The yolks and whites are placed in separate containers and heated. The exact type of apparatus or equipment used in the present process is not critical relative to practice of the present invention as long as the egg material is coagulated. Usually, this is done by heating quiescent yolks or whites at temperatures below boiling. Agitation of the egg material while being heated at higher temperatures can produce an unsuitable, soft, uncoagulated texture. A preferred container for heating is to place the yolks and whites in flexible containers or bags for immersion in the cooking baths. This permits easy transfer of the yolks and whites through the testing and freezing steps, followed by easy removal of the frozen yolks and whites from the containers prior to chopping. Heating of the yolks and whites is carried out in a hot water or steam bath at a temperature most often between about 160°-210° F., preferably 170°-185° F., for a period of time sufficient to coagulate or effectively cook the egg yolks and whites to a substantially firm texture and depending on the size of the container, typically about 30-60 minutes.
The heated or cooked yolks and whites are then removed from the cooking bath and cooled to facilitate rapid freezing either by spraying with cool water or dipping the containers into a cool water bath. The heated whites and yolks are then frozen as quickly as possible to a product temperature of about 20°-30° F.
After freezing of the product to the above temperature, the flexible containers with the frozen yolks and whites are briefly warmed to permit easy removal of the frozen yolks and whites from the containers as an integral mass for chopping. This brief period of warming to permit removal from the container does not appreciably alter the temperature of the frozen yolks and whites from the desired range of about 20°-30° F.
The separately cooked, frozen yolks and whites at a temperature range of 20°-30° F., preferably 22°-26° F., are then chopped by simultaneous or sequential feeding of the frozen yolks and whites to a mechanical chopping or cutting device to quickly subdivide the yolks and whites into small particles. It is not critical to the practice of the present process at what weight ratio the yolks and whites are combined during chopping and any weight ratio of whites and yolks may be used. A preferred weight ratio for the chopped egg product is 30-40 parts of yolk to 70-60 parts of white. An especially preferred ratio is about 30 parts of yolk to 70 parts of white since this weight ratio somewhat approximates the ratio of white to yolk normally found in whole eggs. Chopping may be carried out in any type of food cutter or similar device provided the temperature of the product during chopping does not rise above the noted temperature range by excessive heat generation during chopping.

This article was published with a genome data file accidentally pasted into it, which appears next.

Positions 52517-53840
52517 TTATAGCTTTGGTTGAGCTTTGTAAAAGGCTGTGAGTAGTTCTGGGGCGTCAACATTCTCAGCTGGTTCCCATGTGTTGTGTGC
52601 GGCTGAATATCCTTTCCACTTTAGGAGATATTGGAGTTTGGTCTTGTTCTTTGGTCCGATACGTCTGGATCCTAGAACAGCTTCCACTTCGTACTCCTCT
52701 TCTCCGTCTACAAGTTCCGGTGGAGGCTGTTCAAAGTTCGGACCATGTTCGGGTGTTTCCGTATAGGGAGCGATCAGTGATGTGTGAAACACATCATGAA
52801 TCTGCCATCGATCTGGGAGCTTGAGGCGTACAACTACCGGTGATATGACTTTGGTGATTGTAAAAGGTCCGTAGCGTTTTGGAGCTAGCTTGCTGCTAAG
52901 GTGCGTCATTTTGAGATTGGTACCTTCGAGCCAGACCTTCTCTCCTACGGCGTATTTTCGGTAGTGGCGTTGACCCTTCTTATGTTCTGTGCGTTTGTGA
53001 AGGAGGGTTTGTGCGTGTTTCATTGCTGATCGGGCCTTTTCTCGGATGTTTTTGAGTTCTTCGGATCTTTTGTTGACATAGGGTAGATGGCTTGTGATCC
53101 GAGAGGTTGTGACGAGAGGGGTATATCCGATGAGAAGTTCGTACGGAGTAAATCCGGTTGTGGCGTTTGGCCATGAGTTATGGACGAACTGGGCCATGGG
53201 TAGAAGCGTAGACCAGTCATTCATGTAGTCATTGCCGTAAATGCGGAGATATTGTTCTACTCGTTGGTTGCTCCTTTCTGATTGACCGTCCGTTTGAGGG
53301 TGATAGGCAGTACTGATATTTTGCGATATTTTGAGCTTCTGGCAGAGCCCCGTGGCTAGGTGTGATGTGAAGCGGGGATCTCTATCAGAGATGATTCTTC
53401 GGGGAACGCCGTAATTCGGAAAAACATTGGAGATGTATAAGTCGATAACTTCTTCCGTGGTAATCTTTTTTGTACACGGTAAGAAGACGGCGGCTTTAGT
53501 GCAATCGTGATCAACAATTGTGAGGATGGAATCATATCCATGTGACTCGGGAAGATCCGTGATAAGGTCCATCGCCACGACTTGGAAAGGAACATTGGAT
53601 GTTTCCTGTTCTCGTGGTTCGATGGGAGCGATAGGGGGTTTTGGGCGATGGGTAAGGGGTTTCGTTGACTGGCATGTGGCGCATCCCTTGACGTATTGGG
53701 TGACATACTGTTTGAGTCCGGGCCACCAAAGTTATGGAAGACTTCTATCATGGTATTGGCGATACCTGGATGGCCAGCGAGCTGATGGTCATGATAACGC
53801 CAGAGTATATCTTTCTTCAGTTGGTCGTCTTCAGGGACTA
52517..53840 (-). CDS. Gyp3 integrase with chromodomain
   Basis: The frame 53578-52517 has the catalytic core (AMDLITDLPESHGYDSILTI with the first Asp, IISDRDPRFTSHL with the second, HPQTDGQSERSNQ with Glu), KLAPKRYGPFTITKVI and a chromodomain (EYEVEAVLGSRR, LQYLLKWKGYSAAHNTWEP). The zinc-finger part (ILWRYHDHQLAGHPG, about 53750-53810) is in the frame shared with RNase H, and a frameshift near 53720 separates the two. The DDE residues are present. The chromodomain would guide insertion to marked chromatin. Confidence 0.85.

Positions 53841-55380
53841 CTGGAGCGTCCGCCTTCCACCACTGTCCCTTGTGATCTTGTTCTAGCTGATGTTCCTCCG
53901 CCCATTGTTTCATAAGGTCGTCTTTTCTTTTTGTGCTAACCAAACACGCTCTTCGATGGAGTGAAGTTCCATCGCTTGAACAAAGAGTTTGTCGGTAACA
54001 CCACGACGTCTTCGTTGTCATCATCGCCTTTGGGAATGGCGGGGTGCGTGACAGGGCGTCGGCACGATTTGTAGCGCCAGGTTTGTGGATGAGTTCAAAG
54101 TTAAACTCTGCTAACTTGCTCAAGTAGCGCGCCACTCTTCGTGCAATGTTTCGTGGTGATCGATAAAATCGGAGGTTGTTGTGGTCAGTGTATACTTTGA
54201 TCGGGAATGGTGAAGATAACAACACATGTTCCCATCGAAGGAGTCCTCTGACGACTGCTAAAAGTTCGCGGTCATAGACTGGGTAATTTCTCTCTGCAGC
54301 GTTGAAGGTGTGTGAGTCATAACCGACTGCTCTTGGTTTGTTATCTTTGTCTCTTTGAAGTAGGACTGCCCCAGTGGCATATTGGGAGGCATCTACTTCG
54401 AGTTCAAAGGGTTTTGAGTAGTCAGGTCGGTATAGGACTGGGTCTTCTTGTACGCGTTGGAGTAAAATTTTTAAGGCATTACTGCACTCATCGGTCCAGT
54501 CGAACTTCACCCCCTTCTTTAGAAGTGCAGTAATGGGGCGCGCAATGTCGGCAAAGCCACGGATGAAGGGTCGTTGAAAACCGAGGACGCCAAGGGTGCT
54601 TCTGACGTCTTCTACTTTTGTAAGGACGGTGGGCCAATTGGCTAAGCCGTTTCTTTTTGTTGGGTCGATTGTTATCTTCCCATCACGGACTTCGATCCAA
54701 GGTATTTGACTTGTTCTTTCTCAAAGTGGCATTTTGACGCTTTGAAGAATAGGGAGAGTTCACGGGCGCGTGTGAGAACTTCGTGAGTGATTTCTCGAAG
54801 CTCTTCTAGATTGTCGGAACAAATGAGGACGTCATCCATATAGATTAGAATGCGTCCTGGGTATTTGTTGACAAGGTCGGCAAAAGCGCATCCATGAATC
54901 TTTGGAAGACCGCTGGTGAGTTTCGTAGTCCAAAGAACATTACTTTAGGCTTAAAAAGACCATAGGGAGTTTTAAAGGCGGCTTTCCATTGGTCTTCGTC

The chopped, cooked egg product is then rapidly refrozen as a mixture even though only partial thawing on the surface of the yolks and whites has taken place during chopping. The chopped product is best frozen while in particulate form before being placed in a container. A preferred, though non-limiting means for quick freezing the chopped yolk and white mixture is by using an individual quick frozen system of any type for quick freezing of the particulate yolks and whites.
The resultant product, because of separate cooking of the yolks and whites, has no discoloration from contact between the two and has a uniform, bright yellow color with separate and identifiable pieces of egg white. The particles of chopped white and yolks are relatively uniform without significant pasting or smearing of the yolk over the surfaces of the egg white particles. The diced product is highly suitable as a condiment for foodstuffs such as salads and represents a significant improvement over similar condiments prepared from cooked shell eggs.
The following Examples will serve to illustrate the present invention by a description by specific embodiments thereof.
To 56 lbs of pasteurized liquid egg whites is added 8% by weight of modified food starch with the tradename, "Consista", manufactured by A. E. Staley, Decatur, Illinois, and mixed. The liquid egg white containing the starch is proportioned in sausage type casings in about 2 lb. quantities. The bags are sealed and attached to a continuous conveying system for cooking and freezing.
The separated yolks and whites are cooked at a product temperature of 175°-180° F. in a water bath for about 45 minutes until the yolks and whites are coagulated to a firm texture. The bags containing the coagulated yolks and whites are conveyed through a water spray of cool water at 70°-75° F. and cooled.